Before the Show at SIFF
Movie: “L'Heure d'ete”
Theater: SIFF Cinema
Location: Pres de le Space Needle et sous l’Opera de Seattle
Operating: Since March 1, 2007 when the long-standing Seattle International Film Festival (SIFF), coming off record attendance, opened a 400-seat theater at McCaw Hall. There’s stadium seating but the place has the air less of a movie theater and more of a lecture hall. Which it is: the Nesholm Family Lecture Hall. It reminded me a bit of the theater at the Walker Art Center in Minneapolis, but, as befits Seattle, it’s more cramped, more claustrophobic. But I like the long blue curtains that parted before the movie began. That’s a fading (almost completely dead) tradition I’ve always been fond of.
Just who is the Nesholm Family anyway? Current architects and scions of one of the founders of UPS, which was—I just learned—founded in Seattle in 1907.
Arrived: A little before 4:00. Had to wait a very long time in a very short line to get my reserved tickets. Next year I should volunteer.
Ads before scheduled showtime: Slides. A lot of ads for, mostly, local businesses, including Scarecrow Video (“over 100,000 titles and growing”), City Arts Magazine, Vulcan, Zone Perfect, the Space Needle, Don Q Puerto Rican Rum, Pacific Place, and the Wallace Foundation. Some of the ads were so graphic-design-oriented and content-free that it was difficult figuring out what they were advertising.
4:30: Justine, one of the program directors, welcomed us to the second day of the 35th annual film festival and thanked the day’s sponsors, including TV5Monde and the Consulate General of France. Yep. A long way from those awful Nintendo DSI ads.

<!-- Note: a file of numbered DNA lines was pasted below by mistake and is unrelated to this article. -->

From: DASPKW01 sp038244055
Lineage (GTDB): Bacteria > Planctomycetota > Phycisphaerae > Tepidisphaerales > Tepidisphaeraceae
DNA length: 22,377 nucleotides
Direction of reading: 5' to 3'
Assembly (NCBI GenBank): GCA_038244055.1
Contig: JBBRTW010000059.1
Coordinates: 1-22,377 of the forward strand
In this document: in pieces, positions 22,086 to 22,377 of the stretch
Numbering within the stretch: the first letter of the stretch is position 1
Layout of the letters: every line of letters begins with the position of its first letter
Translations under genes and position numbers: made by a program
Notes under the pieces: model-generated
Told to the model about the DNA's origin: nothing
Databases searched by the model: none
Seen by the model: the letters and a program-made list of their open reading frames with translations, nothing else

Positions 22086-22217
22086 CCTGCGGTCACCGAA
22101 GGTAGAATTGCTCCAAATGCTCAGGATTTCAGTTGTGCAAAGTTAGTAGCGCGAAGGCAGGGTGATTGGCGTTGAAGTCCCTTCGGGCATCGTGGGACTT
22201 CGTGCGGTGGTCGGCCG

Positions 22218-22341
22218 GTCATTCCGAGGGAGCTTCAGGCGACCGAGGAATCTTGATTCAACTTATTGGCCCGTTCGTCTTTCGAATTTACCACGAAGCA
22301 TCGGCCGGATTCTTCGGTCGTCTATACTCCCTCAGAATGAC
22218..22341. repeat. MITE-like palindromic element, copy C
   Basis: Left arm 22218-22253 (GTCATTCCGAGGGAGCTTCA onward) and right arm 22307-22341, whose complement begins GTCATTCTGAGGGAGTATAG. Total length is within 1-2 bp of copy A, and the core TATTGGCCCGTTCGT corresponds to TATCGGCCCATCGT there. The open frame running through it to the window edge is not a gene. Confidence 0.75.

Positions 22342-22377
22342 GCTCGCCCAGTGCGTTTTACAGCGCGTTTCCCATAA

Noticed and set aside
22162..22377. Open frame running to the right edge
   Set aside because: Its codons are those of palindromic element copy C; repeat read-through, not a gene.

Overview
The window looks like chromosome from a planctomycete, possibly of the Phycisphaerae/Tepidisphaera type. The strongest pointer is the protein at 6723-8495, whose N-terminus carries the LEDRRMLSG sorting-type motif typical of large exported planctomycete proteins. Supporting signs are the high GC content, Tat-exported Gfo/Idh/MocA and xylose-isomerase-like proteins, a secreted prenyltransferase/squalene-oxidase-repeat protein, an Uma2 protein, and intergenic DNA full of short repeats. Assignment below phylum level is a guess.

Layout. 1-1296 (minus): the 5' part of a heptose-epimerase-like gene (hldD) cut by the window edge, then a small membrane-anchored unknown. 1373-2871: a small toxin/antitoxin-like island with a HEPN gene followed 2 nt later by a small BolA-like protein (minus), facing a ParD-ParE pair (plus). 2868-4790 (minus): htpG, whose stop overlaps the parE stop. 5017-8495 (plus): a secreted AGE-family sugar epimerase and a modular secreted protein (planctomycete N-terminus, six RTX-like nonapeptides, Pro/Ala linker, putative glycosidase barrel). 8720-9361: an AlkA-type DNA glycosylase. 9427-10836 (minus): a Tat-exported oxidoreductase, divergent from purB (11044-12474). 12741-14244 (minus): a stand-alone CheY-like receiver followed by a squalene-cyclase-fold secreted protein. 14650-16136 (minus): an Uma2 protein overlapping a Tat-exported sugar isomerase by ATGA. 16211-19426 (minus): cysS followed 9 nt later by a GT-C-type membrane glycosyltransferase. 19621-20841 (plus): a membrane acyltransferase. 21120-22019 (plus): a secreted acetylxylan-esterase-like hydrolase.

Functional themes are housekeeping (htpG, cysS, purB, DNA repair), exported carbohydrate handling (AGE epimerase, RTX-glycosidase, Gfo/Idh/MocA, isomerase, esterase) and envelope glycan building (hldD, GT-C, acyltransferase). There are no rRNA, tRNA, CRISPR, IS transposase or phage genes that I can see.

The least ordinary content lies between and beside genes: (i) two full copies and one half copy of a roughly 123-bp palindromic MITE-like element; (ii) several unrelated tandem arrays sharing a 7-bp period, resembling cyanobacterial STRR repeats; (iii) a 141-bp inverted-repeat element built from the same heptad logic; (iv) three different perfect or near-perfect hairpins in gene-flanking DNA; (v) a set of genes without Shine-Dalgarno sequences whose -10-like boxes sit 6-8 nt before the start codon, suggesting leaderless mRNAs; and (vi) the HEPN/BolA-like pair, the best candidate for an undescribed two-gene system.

4:32: Lights go down.
- An ad for SIFF and its 35th annual festival, using, cleverly, the no. 35: I.e., 35mm film, the average winter low in Seattle, etc. And if we donate $35 to SIFF we can become members of the 35 Club. Didn’t. Desole.
- A crude animation ad for City Arts Magazine.
- An ad for TV5 Monde. “...with the latest films, the biggest stars.” Can’t say that for Hollywood films anymore, can we? The latest films from Hollywood tend not to have big stars, just superheroes and robots.
- “Aide-Toi, le ciel t’aidera” (“Help Yourself and God Will Help You”—although it looks like its English title has been secularized to: “With a Little Help from Myself”). A character study about North Africans living in difficult circumstances in France. But with a lot of joy and hope, too. At least for the trailer.
That’s it? I usually think theaters overdo the trailers but SIFF is at the beginning of a festival, for which, for most moviegoers, it’s hard to sort through all the choices. Trailers would’ve helped here. I've already bought tickets for four films at the fest, but, if a trailer, or trailers, looked good, I would've bought more. Missed opportunity for both of us.
Movie starts: 4:38